Update: This security hole has been plugged. See my next post for details.
Update update: There was a false-alarm report that this problem returned. Read about it here.
PlayerUnknown’s Battlegrounds (or PUBG for short) is a new, extremely popular video game. It focuses around “battle royale” gameplay, pitting up to 100 players against each other in a fight to be the last one standing.
The game and its developer (Bluehole) are very ambitious, and have been wildly successful with PUBG. Despite the game not yet being officially “released”, it has topped two million concurrent players, made tens of millions of dollars, and has a burgeoning e-Sports presence. This sort of exposure and success comes with certain expectations — performance, stability, visuals, AAA-competitive marketing, etc — which have not always been met. This article is not about them; it’s about security.
First, let’s look at the very basics of the problem. What is it, how big of a deal is it, and what does it mean to you?
The PUBG main menu is a webpage loaded remotely in an unsecured HTTP connection, making it vulnerable to cross-site scripting (XSS) via a man-in-the-middle (MITM) attack, or other ways to mess up HTTP requests. This means very easy and credible phishing, spying on user behavior, plus other possible attack angles.
Again, in English this time… The PUBG loading screen and the various user interface elements in its main menu are not technically part of the game you (a player) “install”. When you launch the game, they are fetched from an official server and rendered on top of the actual game (the 3D model of your character standing around). This rendering is done via a transparent “browser” that treats them as if they were an actual webpage.
The connection through which these elements are loaded is not secure. That means that, while the data is moving from the PUBG server to your computer, it can be intercepted and modified. In other words, someone operating any part of the connection between you and the PUBG server could manipulate the data and change what you see in your main menu, or make the main menu do things it normally would not — for example, report what in-game items you own to a third party.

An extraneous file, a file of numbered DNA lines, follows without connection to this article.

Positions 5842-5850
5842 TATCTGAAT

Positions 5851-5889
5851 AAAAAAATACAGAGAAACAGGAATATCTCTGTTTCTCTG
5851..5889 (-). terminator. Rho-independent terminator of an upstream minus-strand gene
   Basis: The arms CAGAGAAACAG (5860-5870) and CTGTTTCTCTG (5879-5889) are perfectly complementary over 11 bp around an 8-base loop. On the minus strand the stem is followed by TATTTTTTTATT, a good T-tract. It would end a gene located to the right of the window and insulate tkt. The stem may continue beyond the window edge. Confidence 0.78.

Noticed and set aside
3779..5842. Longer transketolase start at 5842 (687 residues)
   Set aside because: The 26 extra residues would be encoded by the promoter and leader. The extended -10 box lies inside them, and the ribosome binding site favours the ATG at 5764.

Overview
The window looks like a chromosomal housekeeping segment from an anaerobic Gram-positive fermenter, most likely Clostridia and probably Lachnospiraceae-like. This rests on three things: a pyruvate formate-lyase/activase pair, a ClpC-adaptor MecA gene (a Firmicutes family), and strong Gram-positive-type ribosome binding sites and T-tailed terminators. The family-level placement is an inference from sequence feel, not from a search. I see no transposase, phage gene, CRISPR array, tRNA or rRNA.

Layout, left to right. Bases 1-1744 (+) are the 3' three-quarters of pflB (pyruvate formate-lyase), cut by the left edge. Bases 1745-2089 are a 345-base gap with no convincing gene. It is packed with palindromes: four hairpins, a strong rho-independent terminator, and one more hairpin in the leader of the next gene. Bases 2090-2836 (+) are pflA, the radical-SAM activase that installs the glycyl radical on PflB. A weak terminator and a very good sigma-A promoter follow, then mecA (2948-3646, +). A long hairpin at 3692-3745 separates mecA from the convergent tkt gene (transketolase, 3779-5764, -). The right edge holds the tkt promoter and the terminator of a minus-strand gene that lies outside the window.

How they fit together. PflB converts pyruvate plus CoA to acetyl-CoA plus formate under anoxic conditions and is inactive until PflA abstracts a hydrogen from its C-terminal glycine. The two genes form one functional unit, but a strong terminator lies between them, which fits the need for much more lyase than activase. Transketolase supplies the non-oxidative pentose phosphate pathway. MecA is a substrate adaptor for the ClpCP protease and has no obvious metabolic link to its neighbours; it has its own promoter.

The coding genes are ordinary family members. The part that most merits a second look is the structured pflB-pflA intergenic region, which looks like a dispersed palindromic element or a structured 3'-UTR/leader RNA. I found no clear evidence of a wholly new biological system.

That sounds serious. Why are you making this public? It is indeed serious. Normally I would not make such a big deal over a bug in an “early access” game, but as I mentioned earlier, PUBG is itself a big deal. Early access or not, this bug impacts the security of tens of millions of people. I have already reported the bug with Bluehole’s support and their forums more than two weeks ago. As it was not fixed expeditiously, and is a serious issue, I feel it is my responsibility to inform the community of the risk.
What is the actual danger to players? For a hacker to take advantage of this vulnerability, they need to either have malware already on your computer (in which case you have bigger problems) or they need to be a “middle-man” in between you and PUBG. That means that, if you are doing any of these things, you are at risk:
If a hacker does manage to take advantage of this, they can at the very least modify what you see on your screen, easily making it look like an official part of PUBG.
I even went ahead and created a proof of concept. After seeing the animated Bluehole splash screen and the game music starts, you could be confronted with this:
Looks very official, right? It’s completely fake, and delivered from a server completely unrelated to PUBG or Bluehole, and could send me your login details if you input them (it does not, though).
It is also possible there are far more nefarious things for the hacker to do. I am not a security researcher and do not have enough code access to say for sure. At the very least, this security hole has been used by Xfinity to advertise inside the game itself.
What’s the next step? Short of not playing PUBG at all, there is little way for players to completely avoid this risk. To reduce it as much as you can, only play on your home network, using a wired connection, or wireless if your router is not in range of any potential hackers.
More importantly though, this needs to be fixed as soon as possible. Since PUBG is “being developed with community feedback” (according to its Steam page) it needs your feedback on this issue for it to be tackled in a timely fashion. Please drop a word to the developers in their forums, in a review, or on social media. With your help, PUBG’s security can be as impenetrable as this pan:
This is where we get into the technical weeds. If you’re not interested, please feel free to tune out.